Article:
Tuesday, December 16, 2014

News: SCR devolution deal in detail - Transport


"Oyster-style" cards and a commitment to getting the Sheffield to Rotherham Tram-Train trial up and running were included in the "devolution deal" agreed between the Government and the leaders of the Sheffield city region (SCR).

"Government will work with Network Rail to ensure that the appropriate infrastructure works are undertaken to support introduction of the Tram Train service utilising Sheffield's new vehicles on delivery." That means that the delayed pilot project, first mentioned in 2009, is now set to begin in 2017, running vehicles on both rail and tram networks, using the freight route from Rotherham and then joining the Sheffield Supertram network at Meadowhall South.

Operated by Stagecoach, three trams an hour would run all day from Sheffield city centre through the redeveloped Rotherham Central station to Parkgate retail park.

Rothbiz was first with the news that more delays had been encountered in the Summer, when transport leaders in the SCR were forced to write to the Transport Secretary to express some concerns about the delays to the project and to seek a way to resolve them.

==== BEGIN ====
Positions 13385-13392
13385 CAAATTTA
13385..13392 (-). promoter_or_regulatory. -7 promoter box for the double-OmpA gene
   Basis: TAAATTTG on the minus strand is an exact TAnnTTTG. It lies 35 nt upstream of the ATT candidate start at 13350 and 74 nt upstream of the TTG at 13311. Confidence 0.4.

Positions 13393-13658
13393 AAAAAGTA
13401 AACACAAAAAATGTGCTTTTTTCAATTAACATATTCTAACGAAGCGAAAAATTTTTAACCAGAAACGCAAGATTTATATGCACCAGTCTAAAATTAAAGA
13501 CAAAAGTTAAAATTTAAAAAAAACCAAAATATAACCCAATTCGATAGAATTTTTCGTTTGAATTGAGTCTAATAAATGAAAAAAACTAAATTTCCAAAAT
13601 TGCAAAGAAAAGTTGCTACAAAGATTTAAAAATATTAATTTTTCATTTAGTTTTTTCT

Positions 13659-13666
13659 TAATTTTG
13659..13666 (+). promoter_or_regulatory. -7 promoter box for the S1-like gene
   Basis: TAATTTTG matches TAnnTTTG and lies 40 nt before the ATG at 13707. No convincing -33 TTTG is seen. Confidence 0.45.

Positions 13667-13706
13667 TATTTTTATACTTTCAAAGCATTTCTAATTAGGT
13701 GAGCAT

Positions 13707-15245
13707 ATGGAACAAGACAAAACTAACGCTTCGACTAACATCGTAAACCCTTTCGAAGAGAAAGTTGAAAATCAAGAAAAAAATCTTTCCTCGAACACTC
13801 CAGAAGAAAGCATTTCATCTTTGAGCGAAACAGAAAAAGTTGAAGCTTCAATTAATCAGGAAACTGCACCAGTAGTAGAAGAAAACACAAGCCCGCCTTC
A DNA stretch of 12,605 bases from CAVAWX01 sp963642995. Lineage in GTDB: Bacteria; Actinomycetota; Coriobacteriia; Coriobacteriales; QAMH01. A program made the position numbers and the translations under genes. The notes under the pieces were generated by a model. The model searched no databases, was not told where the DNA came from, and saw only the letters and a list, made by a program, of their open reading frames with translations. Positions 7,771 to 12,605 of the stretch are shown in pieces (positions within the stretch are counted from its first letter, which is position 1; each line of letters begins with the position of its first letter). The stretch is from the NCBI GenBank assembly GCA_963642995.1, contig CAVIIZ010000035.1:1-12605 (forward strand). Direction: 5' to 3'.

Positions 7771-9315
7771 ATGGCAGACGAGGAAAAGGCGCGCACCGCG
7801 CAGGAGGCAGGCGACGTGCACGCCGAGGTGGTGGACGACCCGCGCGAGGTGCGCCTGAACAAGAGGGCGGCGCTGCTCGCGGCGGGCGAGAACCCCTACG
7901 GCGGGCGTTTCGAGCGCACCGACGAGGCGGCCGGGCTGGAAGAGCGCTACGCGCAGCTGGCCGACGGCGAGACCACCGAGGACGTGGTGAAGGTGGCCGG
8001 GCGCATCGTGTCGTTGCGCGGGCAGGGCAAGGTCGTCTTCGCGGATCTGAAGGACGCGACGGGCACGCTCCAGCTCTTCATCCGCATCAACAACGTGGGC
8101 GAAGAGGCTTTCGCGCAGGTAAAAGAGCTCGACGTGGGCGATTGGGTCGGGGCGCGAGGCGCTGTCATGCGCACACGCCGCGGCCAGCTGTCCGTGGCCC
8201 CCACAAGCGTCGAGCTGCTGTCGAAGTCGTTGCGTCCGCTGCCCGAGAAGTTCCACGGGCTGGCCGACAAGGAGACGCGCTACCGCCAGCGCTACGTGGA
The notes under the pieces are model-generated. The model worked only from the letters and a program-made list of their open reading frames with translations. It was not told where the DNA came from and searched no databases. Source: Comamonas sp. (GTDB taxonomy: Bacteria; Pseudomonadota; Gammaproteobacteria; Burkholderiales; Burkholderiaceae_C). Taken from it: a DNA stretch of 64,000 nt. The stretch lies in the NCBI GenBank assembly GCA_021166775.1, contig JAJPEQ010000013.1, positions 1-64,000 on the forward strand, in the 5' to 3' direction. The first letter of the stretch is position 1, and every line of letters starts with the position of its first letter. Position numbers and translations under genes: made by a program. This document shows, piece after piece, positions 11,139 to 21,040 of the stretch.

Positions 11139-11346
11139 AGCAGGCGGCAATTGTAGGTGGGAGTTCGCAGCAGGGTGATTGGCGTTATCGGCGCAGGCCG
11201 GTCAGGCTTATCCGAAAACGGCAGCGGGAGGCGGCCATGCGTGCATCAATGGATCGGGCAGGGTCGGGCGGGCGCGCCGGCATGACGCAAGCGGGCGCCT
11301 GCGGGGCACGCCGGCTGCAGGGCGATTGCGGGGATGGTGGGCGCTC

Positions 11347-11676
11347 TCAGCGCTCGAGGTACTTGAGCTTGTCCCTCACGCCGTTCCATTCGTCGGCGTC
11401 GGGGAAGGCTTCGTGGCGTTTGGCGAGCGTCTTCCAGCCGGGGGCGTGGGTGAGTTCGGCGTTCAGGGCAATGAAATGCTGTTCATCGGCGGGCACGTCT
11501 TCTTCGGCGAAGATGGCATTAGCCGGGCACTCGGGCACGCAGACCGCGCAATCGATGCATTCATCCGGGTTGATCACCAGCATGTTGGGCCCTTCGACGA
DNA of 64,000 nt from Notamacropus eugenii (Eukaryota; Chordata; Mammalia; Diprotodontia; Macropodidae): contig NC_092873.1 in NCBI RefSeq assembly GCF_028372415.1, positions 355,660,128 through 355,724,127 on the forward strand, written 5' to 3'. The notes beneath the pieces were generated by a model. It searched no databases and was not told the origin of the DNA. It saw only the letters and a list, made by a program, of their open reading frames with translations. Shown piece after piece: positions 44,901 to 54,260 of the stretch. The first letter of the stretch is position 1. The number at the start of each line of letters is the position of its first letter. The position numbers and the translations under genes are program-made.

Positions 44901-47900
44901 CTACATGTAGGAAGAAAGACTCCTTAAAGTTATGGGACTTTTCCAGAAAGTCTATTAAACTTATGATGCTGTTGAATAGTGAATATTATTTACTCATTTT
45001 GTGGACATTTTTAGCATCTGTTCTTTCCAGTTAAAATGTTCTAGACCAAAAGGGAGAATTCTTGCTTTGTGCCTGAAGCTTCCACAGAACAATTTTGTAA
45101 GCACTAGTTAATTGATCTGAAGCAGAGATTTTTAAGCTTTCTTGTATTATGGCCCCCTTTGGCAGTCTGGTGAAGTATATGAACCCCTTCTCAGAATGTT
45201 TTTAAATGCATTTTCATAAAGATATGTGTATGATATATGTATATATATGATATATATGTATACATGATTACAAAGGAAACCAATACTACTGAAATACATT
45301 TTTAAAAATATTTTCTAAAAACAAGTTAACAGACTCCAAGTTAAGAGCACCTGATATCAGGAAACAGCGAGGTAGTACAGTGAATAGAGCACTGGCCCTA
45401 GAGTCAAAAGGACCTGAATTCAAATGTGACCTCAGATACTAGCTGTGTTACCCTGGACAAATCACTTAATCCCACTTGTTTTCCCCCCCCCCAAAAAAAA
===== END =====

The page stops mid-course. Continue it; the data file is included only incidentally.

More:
Phil Verster, route managing director at Network Rail, said: "Tram-train will bring lasting benefits to passengers in the Sheffield and Rotherham areas, and detailed design of the infrastructure to support this exciting project is well underway. We assessed our delivery programme and the work needed to adapt the network is expected to be complete to allow Tram Train passenger services to start in January 2017.

"We must make sure we are maximising efficiencies by aligning the project with our other investment programmes. The revised project timescale is also allowing us to improve the alignment of the route at Meadowhall, better utilising the existing tramway stop and creating an improved experience for the passenger."

The first of seven tram-trains will arrive in September 2015 for testing on what is the first project of its kind in the country.

Also in the deal is the commitment to give the city region more control over local transport schemes including the preparation for HS2 and tackling troubled transport routes like the M1 Tinsley viaduct.

Existing bus partnership agreements are set to be enhanced with optimised networks and a smart ticketing scheme, and the city region is set to have a louder voice on long term priorities for the rail and strategic highways networks.

Images: SYPTE


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